Iain Field, ‘A good-faith challenge to the taxonomy of tort law defences’

… The argument develops incrementally in five substantive parts. Part II outlines the range of circumstances in which good faith ‘protections’ (to use a neutral term that encompasses, but is not limited to, the possible definitions of ‘defences’ examined later in this article) operate in tort law, and demonstrates why – subject to the qualifications subsequently outlined – good faith protections should be included in a comprehensive taxonomy of tort law defences. Part III critiques possible definitions of the term ‘defences’ and demonstrates why good faith (and other similar defences) fit uneasily with these definitions. Part IV explores in greater depth the meaning of good faith and shows that, in tort law, this concept ordinarily denotes a defendant’s reasons for acting, despite the fact that those reasons may be insufficient to render his or her conduct reasonable. Part V explores three competing taxonomies of tort law defences and demonstrates why, in the light of the critical features of good faith defences revealed in Parts II–IV, these (and other similar) defences pose a specific challenge to certain of those taxonomies. Finally, Part VI offers some preliminary conclusions as to how good faith defences might be accommodated within a comprehensive taxonomy of tort law defences … (more)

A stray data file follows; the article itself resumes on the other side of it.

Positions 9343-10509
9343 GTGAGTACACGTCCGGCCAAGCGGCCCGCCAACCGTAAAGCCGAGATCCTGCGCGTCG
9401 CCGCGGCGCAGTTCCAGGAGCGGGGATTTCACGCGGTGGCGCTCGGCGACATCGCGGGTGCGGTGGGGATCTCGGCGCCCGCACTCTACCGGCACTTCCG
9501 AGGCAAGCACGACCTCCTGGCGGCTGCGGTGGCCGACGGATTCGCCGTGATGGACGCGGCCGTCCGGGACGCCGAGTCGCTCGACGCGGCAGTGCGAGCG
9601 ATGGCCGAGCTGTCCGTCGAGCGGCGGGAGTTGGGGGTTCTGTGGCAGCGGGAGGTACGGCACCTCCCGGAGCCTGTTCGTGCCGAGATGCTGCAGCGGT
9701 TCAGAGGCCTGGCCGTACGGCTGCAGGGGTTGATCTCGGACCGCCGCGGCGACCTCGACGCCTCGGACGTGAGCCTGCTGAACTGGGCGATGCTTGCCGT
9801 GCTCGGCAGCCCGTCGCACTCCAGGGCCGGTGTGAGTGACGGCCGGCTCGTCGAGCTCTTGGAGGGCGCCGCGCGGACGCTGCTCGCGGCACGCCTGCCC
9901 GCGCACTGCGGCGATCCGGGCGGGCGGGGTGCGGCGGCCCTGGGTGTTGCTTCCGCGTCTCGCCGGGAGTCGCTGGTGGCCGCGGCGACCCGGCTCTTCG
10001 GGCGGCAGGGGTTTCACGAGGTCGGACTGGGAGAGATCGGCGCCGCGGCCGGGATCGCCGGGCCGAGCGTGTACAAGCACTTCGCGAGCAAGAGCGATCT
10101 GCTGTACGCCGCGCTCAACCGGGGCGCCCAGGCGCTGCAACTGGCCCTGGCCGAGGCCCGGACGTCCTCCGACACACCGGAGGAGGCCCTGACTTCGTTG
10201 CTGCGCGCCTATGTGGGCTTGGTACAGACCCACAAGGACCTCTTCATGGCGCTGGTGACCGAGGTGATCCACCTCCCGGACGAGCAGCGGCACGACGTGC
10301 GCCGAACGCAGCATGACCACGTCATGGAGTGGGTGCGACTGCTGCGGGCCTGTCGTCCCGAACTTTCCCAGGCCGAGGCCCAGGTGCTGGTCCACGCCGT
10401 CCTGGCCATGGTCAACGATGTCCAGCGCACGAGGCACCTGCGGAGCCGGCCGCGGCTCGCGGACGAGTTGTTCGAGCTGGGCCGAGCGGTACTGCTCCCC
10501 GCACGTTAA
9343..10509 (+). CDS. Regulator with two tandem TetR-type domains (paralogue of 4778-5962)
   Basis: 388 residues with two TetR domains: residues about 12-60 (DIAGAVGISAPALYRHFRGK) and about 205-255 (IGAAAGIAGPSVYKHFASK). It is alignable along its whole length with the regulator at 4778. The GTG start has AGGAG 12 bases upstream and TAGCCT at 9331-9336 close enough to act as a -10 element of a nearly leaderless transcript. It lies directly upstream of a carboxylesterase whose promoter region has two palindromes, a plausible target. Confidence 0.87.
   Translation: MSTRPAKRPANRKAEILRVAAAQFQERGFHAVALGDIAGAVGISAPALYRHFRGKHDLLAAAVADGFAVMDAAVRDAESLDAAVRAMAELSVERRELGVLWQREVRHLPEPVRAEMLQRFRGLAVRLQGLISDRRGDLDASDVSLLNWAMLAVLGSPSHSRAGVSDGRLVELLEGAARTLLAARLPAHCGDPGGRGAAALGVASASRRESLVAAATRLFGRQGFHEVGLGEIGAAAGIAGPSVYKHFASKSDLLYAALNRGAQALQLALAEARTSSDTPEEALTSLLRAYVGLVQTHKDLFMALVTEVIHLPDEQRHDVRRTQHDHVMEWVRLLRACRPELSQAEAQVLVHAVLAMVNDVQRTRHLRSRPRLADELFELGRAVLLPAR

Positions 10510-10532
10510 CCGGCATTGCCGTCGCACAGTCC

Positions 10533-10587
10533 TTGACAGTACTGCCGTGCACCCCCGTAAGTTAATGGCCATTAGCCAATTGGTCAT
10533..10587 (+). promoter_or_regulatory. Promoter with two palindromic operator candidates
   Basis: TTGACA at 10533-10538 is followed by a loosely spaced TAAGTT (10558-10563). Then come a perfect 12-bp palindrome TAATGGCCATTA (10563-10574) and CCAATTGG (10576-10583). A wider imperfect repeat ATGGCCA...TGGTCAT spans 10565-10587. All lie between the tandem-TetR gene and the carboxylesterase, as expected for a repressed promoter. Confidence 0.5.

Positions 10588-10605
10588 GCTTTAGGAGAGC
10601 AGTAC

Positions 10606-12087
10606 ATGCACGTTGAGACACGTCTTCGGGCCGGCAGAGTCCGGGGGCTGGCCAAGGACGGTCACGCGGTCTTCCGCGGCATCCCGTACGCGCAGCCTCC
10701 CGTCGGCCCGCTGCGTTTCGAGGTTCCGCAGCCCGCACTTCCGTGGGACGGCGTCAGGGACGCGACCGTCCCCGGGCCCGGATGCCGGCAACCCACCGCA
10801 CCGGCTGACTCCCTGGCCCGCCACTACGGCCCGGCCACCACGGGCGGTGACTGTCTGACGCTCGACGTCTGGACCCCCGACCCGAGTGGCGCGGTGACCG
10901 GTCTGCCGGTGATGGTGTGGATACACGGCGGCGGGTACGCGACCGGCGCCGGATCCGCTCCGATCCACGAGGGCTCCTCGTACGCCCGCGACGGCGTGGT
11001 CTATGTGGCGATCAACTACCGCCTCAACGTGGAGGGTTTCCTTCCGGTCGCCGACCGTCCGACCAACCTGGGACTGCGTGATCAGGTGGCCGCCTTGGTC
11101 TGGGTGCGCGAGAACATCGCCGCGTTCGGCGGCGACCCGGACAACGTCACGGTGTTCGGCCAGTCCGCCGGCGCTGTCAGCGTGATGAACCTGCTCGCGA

Iain Field, ‘A Good-Faith Challenge to the Taxonomy of Tort Law Defences’ (2017) 40(2) University of New South Wales Law Journal.

First posted 2017-05-23 06:42:12

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